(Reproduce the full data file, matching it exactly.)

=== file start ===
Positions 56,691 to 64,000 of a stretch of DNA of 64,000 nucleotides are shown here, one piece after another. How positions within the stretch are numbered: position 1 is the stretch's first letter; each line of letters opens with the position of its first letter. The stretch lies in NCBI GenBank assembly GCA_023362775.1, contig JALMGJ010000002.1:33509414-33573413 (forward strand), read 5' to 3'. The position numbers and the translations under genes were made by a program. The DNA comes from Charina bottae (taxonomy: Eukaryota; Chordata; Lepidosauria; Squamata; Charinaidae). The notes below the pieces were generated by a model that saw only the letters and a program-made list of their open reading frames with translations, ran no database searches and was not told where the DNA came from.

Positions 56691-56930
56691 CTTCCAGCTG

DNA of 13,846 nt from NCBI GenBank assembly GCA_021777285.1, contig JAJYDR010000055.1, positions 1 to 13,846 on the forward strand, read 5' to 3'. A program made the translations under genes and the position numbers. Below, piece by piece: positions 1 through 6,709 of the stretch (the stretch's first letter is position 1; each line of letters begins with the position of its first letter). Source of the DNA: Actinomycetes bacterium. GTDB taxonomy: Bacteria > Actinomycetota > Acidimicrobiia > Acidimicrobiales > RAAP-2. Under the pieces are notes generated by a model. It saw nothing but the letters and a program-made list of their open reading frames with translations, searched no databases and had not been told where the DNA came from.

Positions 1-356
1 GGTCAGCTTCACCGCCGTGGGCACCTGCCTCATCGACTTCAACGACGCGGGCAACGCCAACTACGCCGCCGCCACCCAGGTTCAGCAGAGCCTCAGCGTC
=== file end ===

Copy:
Positions 56,691 to 64,000 of a stretch of DNA of 64,000 nucleotides are shown here, one piece after another. How positions within the stretch are numbered: position 1 is the stretch's first letter; each line of letters opens with the position of its first letter. The stretch lies in NCBI GenBank assembly GCA_023362775.1, contig JALMGJ010000002.1:33509414-33573413 (forward strand), read 5' to 3'. The position numbers and the translations under genes were made by a program. The DNA comes from Charina bottae (taxonomy: Eukaryota; Chordata; Lepidosauria; Squamata; Charinaidae). The notes below the pieces were generated by a model that saw only the letters and a program-made list of their open reading frames with translations, ran no database searches and was not told where the DNA came from.

Positions 56691-56930
56691 CTTCCAGCTG

DNA of 13,846 nt from NCBI GenBank assembly GCA_021777285.1, contig JAJYDR010000055.1, positions 1 to 13,846 on the forward strand, read 5' to 3'. A program made the translations under genes and the position numbers. Below, piece by piece: positions 1 through 6,709 of the stretch (the stretch's first letter is position 1; each line of letters begins with the position of its first letter). Source of the DNA: Actinomycetes bacterium. GTDB taxonomy: Bacteria > Actinomycetota > Acidimicrobiia > Acidimicrobiales > RAAP-2. Under the pieces are notes generated by a model. It saw nothing but the letters and a program-made list of their open reading frames with translations, searched no databases and had not been told where the DNA came from.

Positions 1-356
1 GGTCAGCTTCACCGCCGTGGGCACCTGCCTCATCGACTTCAACGACGCGGGCAACGCCAACTACGCCGCCGCCACCCAGGTTCAGCAGAGCCTCAGCGTC